Scott Johnson quits Ospreys but will still join Scots in June

Scott Johnson has left Ospreys but will still join Scotland in June. Picture: Getty
Scott Johnson has left Ospreys but will still join Scotland in June. Picture: Getty
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AUSTRALIAN coach Scott Johnson has quit the Ospreys early, but still has no plans to move into his new post with the Scotland management team before the due date in June.

The director of coaching at the Welsh region informed the club in December that he would be leaving at the end of the season and confirmed that he had taken up an offer from Andy Robinson, Scotland’s head coach, to join his coaching team. It was stated that Johnson would link up at Murrayfield as a senior assistant coach, with a mentoring role, once his contract with the Ospreys ended in May, but the club announced yesterday that they had agreed to sever ties with Johnson and head coach Sean Holley this week, and install Steve Tandy as their new chief.

Johnson, who was struck down by viral encephalitis in April 2010 and has since struggled with an illness that causes inflammation of the brain, stated that he would head back to his native Australia rather than join up with Scotland in the current RBS Six Nations Championship.

He said: “After talking through the issues facing the business with the Board, we’ve come to a decision that is for the good of the organisation as a whole, which means that I’ll be giving up my post with immediate effect. I was brought in to do a job for the Ospreys, with a particular remit to help set up systems that would enable us to bring through home-grown talent, coaches and players, and we agree that I’m leaving an organisation that is now better equipped to deal with the challenging times that lie ahead for all the Welsh regions.

“When I informed the board in December that I wouldn’t be renewing my contract, I made the offer to stand down at that time, but they felt that it would be better for the organisation if I remained in office to help provide some stability during what was inevitably going to be something of a transitional period.

“Since then, we’ve been in constant dialogue and, six weeks down the line, we’ve agreed that the time is right for me to move on, so we’ve shaken hands and I’m walking away early from the remainder of my contract.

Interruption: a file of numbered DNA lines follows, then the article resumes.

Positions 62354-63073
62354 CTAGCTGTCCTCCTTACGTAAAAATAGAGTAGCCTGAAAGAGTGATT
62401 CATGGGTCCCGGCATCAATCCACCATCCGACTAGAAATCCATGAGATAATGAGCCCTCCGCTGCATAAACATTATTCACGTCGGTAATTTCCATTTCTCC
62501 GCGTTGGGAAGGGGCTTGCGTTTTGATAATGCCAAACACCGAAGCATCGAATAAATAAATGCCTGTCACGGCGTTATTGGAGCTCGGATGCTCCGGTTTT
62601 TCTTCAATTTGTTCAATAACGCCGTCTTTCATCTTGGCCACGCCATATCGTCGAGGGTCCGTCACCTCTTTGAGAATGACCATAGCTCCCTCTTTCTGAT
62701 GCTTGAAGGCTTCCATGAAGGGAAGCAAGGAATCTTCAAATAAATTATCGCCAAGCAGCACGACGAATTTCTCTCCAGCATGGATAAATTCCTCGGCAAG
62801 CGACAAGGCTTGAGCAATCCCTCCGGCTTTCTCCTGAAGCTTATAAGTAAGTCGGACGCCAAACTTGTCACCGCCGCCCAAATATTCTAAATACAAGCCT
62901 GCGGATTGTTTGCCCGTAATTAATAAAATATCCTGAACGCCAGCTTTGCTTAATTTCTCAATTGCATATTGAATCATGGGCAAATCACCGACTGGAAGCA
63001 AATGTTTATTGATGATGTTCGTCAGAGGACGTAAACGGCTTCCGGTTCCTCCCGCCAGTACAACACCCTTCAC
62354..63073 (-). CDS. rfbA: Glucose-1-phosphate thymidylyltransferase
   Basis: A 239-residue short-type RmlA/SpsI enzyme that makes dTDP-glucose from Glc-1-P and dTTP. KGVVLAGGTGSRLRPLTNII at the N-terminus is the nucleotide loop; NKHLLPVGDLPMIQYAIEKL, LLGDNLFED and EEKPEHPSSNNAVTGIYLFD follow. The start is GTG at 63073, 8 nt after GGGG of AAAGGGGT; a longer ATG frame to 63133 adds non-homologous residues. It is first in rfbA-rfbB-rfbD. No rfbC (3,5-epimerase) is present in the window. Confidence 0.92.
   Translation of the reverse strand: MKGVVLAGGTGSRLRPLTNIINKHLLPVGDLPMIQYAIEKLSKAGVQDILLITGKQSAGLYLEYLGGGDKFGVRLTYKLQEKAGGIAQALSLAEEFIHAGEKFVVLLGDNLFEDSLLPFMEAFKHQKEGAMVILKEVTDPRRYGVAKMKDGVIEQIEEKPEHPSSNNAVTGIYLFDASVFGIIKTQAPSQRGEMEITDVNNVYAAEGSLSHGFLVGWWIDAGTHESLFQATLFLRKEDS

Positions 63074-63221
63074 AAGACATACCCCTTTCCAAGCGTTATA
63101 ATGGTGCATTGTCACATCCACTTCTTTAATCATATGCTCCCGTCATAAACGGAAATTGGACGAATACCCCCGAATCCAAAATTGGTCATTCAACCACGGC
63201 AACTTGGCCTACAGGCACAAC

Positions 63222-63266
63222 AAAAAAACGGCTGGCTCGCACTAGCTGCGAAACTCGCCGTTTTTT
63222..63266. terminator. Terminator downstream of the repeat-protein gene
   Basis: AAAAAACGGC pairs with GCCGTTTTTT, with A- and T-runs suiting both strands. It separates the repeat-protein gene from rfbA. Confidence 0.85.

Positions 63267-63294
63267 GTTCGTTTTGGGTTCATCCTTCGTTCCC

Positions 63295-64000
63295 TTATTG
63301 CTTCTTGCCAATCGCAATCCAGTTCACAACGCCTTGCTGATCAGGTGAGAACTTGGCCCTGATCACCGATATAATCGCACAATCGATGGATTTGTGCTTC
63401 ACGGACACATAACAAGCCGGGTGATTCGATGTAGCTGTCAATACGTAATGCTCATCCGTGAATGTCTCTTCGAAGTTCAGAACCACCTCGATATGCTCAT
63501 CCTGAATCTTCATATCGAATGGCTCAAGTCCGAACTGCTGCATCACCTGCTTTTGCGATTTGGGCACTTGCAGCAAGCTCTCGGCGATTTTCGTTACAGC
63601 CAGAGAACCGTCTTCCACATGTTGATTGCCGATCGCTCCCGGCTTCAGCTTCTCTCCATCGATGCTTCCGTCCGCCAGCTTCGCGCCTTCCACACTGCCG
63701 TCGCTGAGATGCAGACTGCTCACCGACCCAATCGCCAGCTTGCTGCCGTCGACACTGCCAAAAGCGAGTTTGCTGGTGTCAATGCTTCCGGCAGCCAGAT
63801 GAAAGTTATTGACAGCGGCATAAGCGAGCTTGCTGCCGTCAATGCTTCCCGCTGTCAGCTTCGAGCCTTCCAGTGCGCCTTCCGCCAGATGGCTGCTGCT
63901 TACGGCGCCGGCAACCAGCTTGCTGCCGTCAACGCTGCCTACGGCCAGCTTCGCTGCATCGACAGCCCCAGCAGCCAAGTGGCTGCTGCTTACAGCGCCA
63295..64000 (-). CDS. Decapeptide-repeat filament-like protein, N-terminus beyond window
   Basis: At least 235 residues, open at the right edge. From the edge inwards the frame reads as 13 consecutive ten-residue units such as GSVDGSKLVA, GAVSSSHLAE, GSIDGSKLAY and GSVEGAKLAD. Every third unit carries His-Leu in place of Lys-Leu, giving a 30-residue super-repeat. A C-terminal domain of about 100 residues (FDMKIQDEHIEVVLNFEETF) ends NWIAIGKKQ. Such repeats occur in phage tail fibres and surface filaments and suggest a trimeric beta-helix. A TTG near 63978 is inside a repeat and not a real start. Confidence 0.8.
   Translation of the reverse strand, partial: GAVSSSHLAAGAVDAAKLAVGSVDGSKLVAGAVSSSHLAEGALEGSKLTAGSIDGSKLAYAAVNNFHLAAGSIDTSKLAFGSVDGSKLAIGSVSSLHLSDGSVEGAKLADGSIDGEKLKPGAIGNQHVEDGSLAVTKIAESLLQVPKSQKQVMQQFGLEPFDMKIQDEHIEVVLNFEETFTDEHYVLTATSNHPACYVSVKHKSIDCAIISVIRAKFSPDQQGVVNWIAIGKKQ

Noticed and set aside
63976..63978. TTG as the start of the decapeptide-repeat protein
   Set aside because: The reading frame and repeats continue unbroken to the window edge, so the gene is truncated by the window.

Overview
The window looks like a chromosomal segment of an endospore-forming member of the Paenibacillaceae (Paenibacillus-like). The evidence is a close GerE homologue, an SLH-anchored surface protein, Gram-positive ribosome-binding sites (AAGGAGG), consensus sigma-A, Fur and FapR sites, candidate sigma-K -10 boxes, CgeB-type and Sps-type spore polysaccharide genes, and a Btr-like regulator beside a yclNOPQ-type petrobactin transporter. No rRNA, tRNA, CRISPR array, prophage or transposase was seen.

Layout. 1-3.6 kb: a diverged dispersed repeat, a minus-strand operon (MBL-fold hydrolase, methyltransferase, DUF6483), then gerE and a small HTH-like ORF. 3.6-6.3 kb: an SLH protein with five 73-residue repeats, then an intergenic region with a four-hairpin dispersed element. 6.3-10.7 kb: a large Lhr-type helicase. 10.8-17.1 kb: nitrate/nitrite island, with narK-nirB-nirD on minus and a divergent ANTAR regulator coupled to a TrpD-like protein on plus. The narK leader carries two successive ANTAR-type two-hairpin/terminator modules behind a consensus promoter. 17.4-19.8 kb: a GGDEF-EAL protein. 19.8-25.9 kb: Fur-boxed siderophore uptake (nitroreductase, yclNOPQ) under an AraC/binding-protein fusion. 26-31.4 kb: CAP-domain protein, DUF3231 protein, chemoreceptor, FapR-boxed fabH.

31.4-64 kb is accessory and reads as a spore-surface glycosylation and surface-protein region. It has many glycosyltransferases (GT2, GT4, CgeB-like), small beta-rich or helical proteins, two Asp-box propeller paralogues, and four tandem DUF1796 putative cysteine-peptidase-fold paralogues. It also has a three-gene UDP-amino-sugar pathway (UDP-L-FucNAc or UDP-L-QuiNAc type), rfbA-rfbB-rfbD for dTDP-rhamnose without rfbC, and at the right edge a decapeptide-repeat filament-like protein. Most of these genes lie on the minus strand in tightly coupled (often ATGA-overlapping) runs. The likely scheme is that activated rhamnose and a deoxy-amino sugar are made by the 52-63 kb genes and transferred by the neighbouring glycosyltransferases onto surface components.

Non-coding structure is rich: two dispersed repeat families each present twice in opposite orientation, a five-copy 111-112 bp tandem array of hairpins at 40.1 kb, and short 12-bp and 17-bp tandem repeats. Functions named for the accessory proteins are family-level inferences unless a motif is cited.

“I’ll leave with only happy memories from my time with the Ospreys and I’ve made some great mates for life among the business. The next few months will allow me to head back to Australia to catch up with my family and to get over the illness that I’ve suffered with over the last two years, before taking up the post with Scotland at the end of the season.”

Former Ospreys flanker Tandy, whose final game was against Edinburgh in 2010, moves back to the club after cutting his teeth in coaching with Bridgend and working as a technical coach with Holley, and takes over as head coach from Holley immediately, with forwards coach Jonathan Humphreys remaining in place.

Meanwhile, the Welsh Rugby Union has made an intriguing new move to form a representative team of the best players in their club game for a one-off fixture against Georgia. The initiative is an effort to build bridges between the amateur and pro games, and also support the IRB’s push for more match experience for second tier nations.

Scottish club sides have joined their Welsh Principality counterparts in competing in the British and Irish Cup, but, as in Scotland, the traditional club rugby continues to struggle to drive up crowds and sponsor interest, and provide an effective nursery for the pro and international players of the future.

The Welsh Rugby Union has announced that a representative team of players from the 14 Premiership teams will face a Georgian XV at the Brewery Field in Bridgend on 27 March. The match will also provide a step-up for ambitious coaches with Simon King of Aberavon appointed head coach and Lyndon Lewis from Llandovery and Greg Woods of Cross Keys his assistants.

Wales dropped their club international team after a handful of games in 2008, and only Scotland, Ireland and France currently award international caps to club players. This may provide a stepping stone to Wales returning to the popular club initiative and could lead to the revival of the match with Scotland played once in 2008, as well as Ireland and France.

Scotland, meanwhile, pulled together a side of fringe full internationalists to play Japan two years ago at Murrayfield, and Currie, as Scottish Premier One Champions, also took up the invitation to play the Japanese. It was not ideal timing for the pros or for Currie, but with a variety of unions across the globe desperate for more regular matches against British sides, the Welsh approach may provide food for thought for Scottish rugby.

Similar invitations to tier two nations like Georgia, who are becoming more competitive through their World Cup exploits, could allow club district teams and the Scotland club side to again host touring squads and further the injection of fresh excitement to the club game.